# How to Use the IFERROR Function in Excel (+ ISERROR)

The IFERROR function checks if a formula returns an error.

If it does, the IFERROR function forces something to happen, like displaying an error message or value specified by you. Or running another formula.

This makes it insanely valuable to trap and handle errors in Excel formulas.

The ISERROR function is similar, but at the same time very different.

I’ll walk you through how to use both step-by-step in the following guide 🚀

Oh, and click here to download our sample workbook to tag along.

**Table of Contents**

## How to use IFERROR

The IFERROR function has two arguments:

**=IFERROR** (value, value_if_error)

- ‘
**value**‘- This is the expression (formula) that the IFERROR function tests for any error. - ‘
**value_if_error**‘- This is the value supplied by us. The IFERROR function returns this value if it finds the subject formula erroneous.

**Pro Tip!**

The IFERROR function tests the following errors:

- #N/A
- #VALUE!
- #REF!
- #DIV/0!
- #NUM!
- #NAME?
- #NULL!

To see the IFERROR function in action, check out the data below 🙌

The data above represents the working days of employees, their salaries, and the sales won by them.

How can you calculate the sales efficiency of each employee from the data above?

By simply dividing each employee’s sales (Column D) by his working days (Column B).

**=D2/B2**

Drag and drop the same formula to the whole list.

But what is that? Why is there a #DIV/0 error message in cells E3 and E5? This is because the dividend i.e. Working Days for cells E3 and E5 are zero.

Let’s rerun the formula above, but this time with the IFERROR function.

**=IFERROR**(D3/B3 , 0)

Enclose the above formula in the IFERROR function. And in place of the value_if_error argument, specify zero (o).

Here is what the results now look like:

This time, instead of displaying an error message (#DIV/0!), excel returned zero for Cell E3 and E5.

Here’s what happened above:

- The IFERROR function checked the formula (Sales/Working Days) for any error.
- It found two #DIV/0! errors in Cell E3 and E5.
- For each of these cells, the error dialogue (#DIV/0!) was replaced by 0 (the value_if_error specified by us).

Easy enough💯

Using the IFERROR function, you can display any custom message in place of an error dialogue.

For example, you may rewrite the IFERROR function above as follows:

**=IFERROR**(D3/B3,”On Leave”)

This time the value_if_error is “On Leave” and so, the results change as follows:

This means we can now finally say goodbye to the not-so-pleasant error messages posed by Excel.

A Yayy moment 🤩

## IFERROR VLOOKUP formula example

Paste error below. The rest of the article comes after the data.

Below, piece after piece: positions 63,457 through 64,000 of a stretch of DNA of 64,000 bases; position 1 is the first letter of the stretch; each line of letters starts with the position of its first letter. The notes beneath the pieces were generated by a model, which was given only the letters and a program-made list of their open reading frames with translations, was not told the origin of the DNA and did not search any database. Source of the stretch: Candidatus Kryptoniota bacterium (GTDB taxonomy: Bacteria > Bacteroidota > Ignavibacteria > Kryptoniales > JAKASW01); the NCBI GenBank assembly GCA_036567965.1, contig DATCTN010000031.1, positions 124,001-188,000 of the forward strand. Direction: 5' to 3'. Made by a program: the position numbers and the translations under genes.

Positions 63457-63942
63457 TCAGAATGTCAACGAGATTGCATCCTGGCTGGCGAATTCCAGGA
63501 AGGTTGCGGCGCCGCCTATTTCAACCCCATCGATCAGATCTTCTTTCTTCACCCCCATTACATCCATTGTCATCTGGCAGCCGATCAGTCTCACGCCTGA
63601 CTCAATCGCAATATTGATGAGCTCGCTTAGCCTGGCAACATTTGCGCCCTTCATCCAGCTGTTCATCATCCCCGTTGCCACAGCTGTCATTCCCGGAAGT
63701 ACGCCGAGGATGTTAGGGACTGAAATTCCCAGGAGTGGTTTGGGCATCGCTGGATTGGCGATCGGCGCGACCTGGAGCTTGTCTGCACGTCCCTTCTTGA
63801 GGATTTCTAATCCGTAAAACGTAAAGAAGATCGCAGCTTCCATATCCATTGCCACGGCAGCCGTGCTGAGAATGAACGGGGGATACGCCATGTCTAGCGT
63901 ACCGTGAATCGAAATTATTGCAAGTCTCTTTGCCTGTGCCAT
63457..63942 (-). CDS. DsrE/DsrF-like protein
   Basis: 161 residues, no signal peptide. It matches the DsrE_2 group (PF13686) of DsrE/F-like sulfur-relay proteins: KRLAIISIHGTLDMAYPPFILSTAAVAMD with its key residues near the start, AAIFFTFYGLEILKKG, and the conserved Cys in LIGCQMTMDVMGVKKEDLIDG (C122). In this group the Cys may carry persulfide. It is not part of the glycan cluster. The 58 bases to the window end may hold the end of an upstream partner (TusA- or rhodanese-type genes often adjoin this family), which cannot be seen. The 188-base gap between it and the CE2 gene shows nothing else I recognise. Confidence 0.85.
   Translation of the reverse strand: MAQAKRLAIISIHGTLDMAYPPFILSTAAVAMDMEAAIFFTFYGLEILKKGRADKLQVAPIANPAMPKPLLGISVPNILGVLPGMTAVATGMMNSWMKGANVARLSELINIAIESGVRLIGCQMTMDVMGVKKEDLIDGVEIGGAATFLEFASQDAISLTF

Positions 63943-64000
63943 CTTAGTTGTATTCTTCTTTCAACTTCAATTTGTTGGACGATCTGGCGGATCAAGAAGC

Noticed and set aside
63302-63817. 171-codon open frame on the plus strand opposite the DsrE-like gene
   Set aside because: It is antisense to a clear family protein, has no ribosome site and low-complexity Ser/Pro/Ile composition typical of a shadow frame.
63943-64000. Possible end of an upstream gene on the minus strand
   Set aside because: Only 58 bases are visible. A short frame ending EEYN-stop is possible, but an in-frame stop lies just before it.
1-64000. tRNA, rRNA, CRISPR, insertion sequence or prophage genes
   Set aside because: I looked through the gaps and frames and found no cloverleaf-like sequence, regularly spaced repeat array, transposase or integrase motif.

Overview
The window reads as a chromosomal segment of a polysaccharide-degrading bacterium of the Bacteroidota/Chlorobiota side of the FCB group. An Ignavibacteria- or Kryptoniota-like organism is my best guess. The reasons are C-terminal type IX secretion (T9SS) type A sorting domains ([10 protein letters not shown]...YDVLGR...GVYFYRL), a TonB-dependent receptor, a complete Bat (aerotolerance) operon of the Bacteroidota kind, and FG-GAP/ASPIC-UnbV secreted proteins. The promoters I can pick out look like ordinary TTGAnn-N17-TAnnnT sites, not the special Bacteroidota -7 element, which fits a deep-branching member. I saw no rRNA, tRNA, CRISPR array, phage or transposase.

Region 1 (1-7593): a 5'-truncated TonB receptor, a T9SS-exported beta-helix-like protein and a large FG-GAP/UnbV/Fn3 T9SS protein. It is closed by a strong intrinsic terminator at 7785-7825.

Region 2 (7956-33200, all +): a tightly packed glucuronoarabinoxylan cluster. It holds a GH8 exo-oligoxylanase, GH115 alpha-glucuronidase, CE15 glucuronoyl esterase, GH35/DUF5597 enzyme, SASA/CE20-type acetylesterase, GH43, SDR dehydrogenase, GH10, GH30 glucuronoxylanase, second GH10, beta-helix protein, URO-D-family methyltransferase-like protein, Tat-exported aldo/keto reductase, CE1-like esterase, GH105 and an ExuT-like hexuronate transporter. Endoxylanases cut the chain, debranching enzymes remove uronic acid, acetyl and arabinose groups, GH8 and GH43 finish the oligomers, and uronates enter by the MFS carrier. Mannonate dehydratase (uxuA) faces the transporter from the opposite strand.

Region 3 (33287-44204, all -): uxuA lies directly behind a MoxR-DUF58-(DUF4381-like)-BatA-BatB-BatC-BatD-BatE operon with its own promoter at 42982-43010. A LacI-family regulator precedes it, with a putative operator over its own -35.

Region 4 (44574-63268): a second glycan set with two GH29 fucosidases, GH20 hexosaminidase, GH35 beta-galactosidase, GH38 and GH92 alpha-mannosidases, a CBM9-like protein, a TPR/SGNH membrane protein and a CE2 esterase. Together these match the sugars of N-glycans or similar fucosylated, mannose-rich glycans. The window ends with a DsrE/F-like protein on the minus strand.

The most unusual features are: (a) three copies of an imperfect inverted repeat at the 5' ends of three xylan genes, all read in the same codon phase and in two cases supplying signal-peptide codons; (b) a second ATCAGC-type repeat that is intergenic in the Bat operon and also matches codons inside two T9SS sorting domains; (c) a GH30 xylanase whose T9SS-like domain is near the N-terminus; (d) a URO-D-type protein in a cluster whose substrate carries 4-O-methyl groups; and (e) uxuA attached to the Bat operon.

With the VLOOKUP function, we often face situations where the value we are looking for does not exist in the lookup table. In such cases, Excel returns the ‘#N/A’ error.

And we know how disturbing this looks 🙄 But we can now fix these error messages.

How? Take a look at the data below.

The above image consists of details of different employees of a company.

Let’s see which of these employees attended office by matching the attendance column above with the lookup table below.

To do so, write the VLOOKUP formula as follows:

**=VLOOKUP(A3,A13:A15,1,0)**

The list of present employees did not contain the names “Jason and Anna”.

And so, the VLOOKUP function returns an ‘#N/A’ error for both of them.

But hold on 🤚 We don’t want the very annoying #N/A error on our sheet. Instead, we want a simple “Absent” status for the employees not present in the lookup table.

To do this, we must nest the VLOOKUP function above in the IFERROR function:

**= IFERROR (VLOOKUP (A5,A13:A15,1,0),”Absent”)**

Note that we have specified the value_if_error as “Absent”.

See the change 👀

Instead of the #N/A error, Excel returned the value “Absent” for the employees missing from the lookup table.

## How to use ISERROR

Now comes the ISERROR function.

Unlike the IFERROR function, the ISERROR function only tells if there is or isn’t an error in the formula. And so, it’s way simpler to use.

Ready to see it into action? Take a look at the image below.

The data above represents the cost and units of different items bought by a local grocery store.

While we know the total cost for each item above, we don’t know their cost per unit.

To find it, simply divide the total cost of each item (Column B) by the number of units bought (Column C).

**= B2/C2**

And here’s what you get out of it.

While we easily calculated the cost per unit for all the other items, for cells **D4** and **D6**, we only have a ‘#DIV/0!’ error.

Is there some way to identify such errors before we apply any formula 🚩